“The opening of a local Disaster Recovery Center is welcome news for those impacted by Hurricane Ian in Palm Beach County,” Frankel said. “Folks who sustained damages may get in-person recovery assistance by visiting the Hagen Ranch Road Library during business hours.”
Frankel announced the opening days after another center opened in Brevard County at the Cocoa Agricultural Center. Meanwhile, a center at the Cuyler Park Community Center in Mims will close. Centers also have closed at the Okeechobee County Library and the Lealman Exchange in St. Petersburg.
In total, 32 centers are still open throughout the state. The furthest south is the Donna Fiala Eagle Lakes Community Center in Naples, one of several in hard-hit Southwest Florida.
But centers are still in operation as far north as the Wind Mitigation Building in St. Augustine.
Like an Egyptian
When Egyptian President Abdel-Fattah el-Sissi traveled to Washington, Hialeah Republican Mario Díaz-Balart was among the Congressional leaders welcoming the head of state. As Co-Chair of the Congressional Friends of Egypt Caucus with Maryland Democrat Dutch Ruppersberger held a meeting with the Egyptian delegation.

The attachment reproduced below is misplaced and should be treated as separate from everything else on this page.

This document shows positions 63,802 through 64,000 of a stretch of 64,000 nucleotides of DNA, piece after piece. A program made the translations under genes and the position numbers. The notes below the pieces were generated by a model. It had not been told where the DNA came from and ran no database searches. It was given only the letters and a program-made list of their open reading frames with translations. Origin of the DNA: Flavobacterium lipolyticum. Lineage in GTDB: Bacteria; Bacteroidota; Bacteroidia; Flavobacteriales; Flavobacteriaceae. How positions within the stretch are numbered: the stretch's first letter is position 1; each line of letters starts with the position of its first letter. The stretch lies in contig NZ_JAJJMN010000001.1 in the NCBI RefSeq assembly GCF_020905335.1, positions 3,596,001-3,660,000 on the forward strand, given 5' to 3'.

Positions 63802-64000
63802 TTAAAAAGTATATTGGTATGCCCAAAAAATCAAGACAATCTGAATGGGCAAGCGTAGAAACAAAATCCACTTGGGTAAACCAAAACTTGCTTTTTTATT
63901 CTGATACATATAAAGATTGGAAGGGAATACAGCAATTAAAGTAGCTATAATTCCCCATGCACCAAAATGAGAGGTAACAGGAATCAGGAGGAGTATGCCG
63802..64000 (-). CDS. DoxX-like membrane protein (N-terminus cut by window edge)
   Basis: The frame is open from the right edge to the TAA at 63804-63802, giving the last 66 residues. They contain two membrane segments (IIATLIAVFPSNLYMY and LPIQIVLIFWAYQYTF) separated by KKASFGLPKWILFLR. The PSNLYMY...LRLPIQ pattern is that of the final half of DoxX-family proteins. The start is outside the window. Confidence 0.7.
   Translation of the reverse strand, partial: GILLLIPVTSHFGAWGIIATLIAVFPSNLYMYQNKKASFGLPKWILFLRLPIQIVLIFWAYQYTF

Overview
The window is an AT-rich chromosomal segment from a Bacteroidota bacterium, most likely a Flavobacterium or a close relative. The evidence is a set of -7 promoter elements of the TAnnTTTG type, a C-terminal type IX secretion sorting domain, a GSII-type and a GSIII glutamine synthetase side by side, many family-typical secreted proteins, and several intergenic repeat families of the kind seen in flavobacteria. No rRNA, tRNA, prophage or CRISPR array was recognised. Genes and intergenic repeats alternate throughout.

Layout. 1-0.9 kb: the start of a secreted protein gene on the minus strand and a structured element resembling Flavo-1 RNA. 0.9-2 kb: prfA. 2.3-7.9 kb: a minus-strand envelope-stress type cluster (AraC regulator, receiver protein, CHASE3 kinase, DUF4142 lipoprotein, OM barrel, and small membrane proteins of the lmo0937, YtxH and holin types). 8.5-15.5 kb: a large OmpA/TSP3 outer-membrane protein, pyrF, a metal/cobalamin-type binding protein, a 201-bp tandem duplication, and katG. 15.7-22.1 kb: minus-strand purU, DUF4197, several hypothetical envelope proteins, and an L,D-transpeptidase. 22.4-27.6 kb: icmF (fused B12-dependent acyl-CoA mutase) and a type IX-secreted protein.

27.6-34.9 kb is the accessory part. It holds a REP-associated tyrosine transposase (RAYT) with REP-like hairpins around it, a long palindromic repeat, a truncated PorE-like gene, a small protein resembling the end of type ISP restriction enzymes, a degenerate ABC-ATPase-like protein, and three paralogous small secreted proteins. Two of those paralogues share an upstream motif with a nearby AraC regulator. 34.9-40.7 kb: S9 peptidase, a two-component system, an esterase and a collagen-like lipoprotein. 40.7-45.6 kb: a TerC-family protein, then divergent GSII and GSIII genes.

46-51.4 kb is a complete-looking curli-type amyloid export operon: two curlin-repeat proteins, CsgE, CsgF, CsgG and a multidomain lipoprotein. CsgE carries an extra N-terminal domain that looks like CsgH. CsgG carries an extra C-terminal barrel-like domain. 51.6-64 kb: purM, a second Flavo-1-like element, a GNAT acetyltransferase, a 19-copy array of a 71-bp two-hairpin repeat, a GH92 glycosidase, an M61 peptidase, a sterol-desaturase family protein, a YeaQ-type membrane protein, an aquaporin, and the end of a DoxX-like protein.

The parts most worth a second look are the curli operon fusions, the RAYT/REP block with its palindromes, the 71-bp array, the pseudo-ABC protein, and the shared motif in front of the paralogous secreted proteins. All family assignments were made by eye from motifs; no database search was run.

“As co-chairs of the Congressional Friends of Egypt Caucus, we were honored to meet with Egypt’s President, Abdel-Fattah el-Sissi, to discuss mutual national security interests and shared goals,” read a bipartisan statement from the caucus leaders.
“For decades, Egypt has been a valued partner in forging peace, fighting against terrorism, and promoting global security. Like the United States, Egypt has suffered brutal acts of terrorism within its borders and knows firsthand the high stakes and sacrifice incurred in the struggle for peace and security. We are grateful for Egypt’s friendship and look forward to working together toward our mutual goals.”
Al-Sisi also met with Austin about an international armed forces task force in the region. Administration leaders also stressed the need for improved human rights protections throughout the Middle East, including in Egypt.
Congressional leaders said their priority was maintaining a positive relationship between the U.S. and the north African nation.
“This year, we marked 100 years of U.S.-Egypt diplomatic relations,” read the statement from Díaz-Balart and Ruppersberger. “As we reflect on our joint successes of the past century, we look forward to fostering this essential relationship and meeting our challenges together for many more years to come.”